So here I am in Vancouver at the Provoking Curriculum Studies Conference sponsored by the Canadian Association of Curriculum Studies and the Faculty of Education at UBC.
I've just listened to Lisa Taylor of Bishop's University and Mario di Paolantonio of York University address "Hope, Optimism, and Neoliberal structures of Feeling in Education Under Late Capitalism". I'm looking forward to hearing Lesley Tait of the University of Calgary consider "Older Adults Provoking the World: Life Writing, Life Reading, Life Weaving" followed by Kym Stewart of Simon Fraser University and Capilano University muse "Metissage, Mouse Woman, and Media Education".
I think I'm the only practicing classroom teacher presenting at the conference, and I'm struggling with the question, what do I hope to add to this distinguished discussion? What do I really know?
I know I'm happy to share my song, my pictures, my Treaty Walks story. I'm happy to be in a safe place where it's okay to say I'm "provoking my living curriculum" and not have my colleagues look at me with there-she-goes-again eyes. At the same time, I'm proud that I'm "in the classroom" everyday. I'm proud of my school, my students, my colleagues, my community.
I titled this session way back in the fall of 2014, having just bonded with the Decolonizing/Indigenizing buzz word "Unsettling", so I've had five months to consider just what I might have meant in the title: "Treaty Walks: An "Unsettling" Journey From Bully to Benevolence and White Back Again".
I am finally coming to grips with my Treaty Walks experience and the ambiguity of it all. Treaty Walks has been both Decolonizing/Indigenizing and Disturbing/Destabilizing.
I have been committed and thankful to Treaty Walks in the various incarnations for the last three and a half years; however, I'm realizing Treaty Walks has also been a very upsetting experience for me. I stopped blogging for over a year, nearly burnt out, needing to learn to relax. I have struggled with my unsettled identity; a colleague told me I was a bully, my students often demonstrate frustration "resistance" to the topic of Treaty Education (which, in Saskatchewan, has been mandated since 2008 in every subject) and at the same time I was always have to be on alert for my temptation to act as Lady Bountiful, seeing myself as a hero. I know this navel gazing is part of my privilege, my whiteness, making the quest for social justice all about me.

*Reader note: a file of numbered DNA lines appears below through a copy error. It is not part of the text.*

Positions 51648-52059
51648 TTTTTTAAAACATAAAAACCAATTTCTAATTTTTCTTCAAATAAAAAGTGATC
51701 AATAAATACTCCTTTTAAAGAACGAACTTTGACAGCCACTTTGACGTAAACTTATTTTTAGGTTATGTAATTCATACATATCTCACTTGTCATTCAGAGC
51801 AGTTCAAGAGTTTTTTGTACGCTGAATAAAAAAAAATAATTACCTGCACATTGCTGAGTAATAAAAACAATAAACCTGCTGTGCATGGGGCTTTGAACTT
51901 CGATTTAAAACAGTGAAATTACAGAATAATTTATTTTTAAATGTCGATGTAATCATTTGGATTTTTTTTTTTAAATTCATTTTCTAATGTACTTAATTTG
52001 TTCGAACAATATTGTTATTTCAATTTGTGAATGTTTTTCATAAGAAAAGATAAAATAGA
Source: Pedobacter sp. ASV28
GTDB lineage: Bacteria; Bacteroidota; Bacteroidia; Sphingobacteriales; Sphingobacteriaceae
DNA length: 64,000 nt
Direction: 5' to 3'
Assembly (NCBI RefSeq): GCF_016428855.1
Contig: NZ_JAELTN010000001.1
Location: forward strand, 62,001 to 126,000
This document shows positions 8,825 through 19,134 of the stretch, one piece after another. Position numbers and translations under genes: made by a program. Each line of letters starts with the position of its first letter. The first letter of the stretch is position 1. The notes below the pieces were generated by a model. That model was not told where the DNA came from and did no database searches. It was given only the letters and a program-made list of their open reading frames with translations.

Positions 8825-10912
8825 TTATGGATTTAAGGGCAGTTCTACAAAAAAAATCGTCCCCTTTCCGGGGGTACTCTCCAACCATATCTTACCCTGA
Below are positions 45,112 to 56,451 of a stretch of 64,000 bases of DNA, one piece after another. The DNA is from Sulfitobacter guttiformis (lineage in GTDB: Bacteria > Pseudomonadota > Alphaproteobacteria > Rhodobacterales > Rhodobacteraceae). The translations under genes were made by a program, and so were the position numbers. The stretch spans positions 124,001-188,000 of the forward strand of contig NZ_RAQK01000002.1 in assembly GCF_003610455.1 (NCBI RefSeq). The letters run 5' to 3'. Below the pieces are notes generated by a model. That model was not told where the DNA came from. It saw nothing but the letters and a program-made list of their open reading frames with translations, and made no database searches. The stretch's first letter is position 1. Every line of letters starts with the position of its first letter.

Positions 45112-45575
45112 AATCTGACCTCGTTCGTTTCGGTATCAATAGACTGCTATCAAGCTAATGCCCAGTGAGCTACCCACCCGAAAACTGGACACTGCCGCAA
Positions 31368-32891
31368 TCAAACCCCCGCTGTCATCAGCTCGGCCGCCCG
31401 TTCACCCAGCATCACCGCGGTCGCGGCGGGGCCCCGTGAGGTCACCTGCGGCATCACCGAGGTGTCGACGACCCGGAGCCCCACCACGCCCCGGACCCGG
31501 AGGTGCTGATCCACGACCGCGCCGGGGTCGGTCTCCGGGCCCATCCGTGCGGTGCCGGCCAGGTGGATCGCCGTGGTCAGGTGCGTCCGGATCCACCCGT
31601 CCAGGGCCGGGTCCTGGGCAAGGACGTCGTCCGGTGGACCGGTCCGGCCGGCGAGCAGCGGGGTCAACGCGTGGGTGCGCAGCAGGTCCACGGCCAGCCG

But, I know I am on to something with Treaty Walks. I trust my teacher's heart.
Treaty Walks has been an informal Action Research project, looping and looping through questioning, acting, and reflecting. My work as an ally is just as real as my identity angst. The victories are just as true as the navel gazing. I may be perceived as a bully, as Lady Bountiful, as self-white-tious; I may be tempted to lean into those identities or accept others' perceptions of me. I may be humble, infuriating, ruffling and kind all at the same time.
I am happy to be in this "third space" where I am not at home, but I'm also no stranger. I'm happy to be estranged from what is familiar and everyday. (Pinar, 2011). I am happy to practice my discourse as I learn to be useful.
What's important to me is that I keep walking with Treaty, sometimes sitting with Treaty, sometimes meditating, singing, crying, laughing... I keep provoking. I keep "learning how to live well and wisely in the world".
Part 3 of 4 at "Treaty Walks: My Unsettling Journey from Bully to Benevolence and White Back Again" at Provoking Curriculum, University of British Columbia, Vancouver, BC, Canada.
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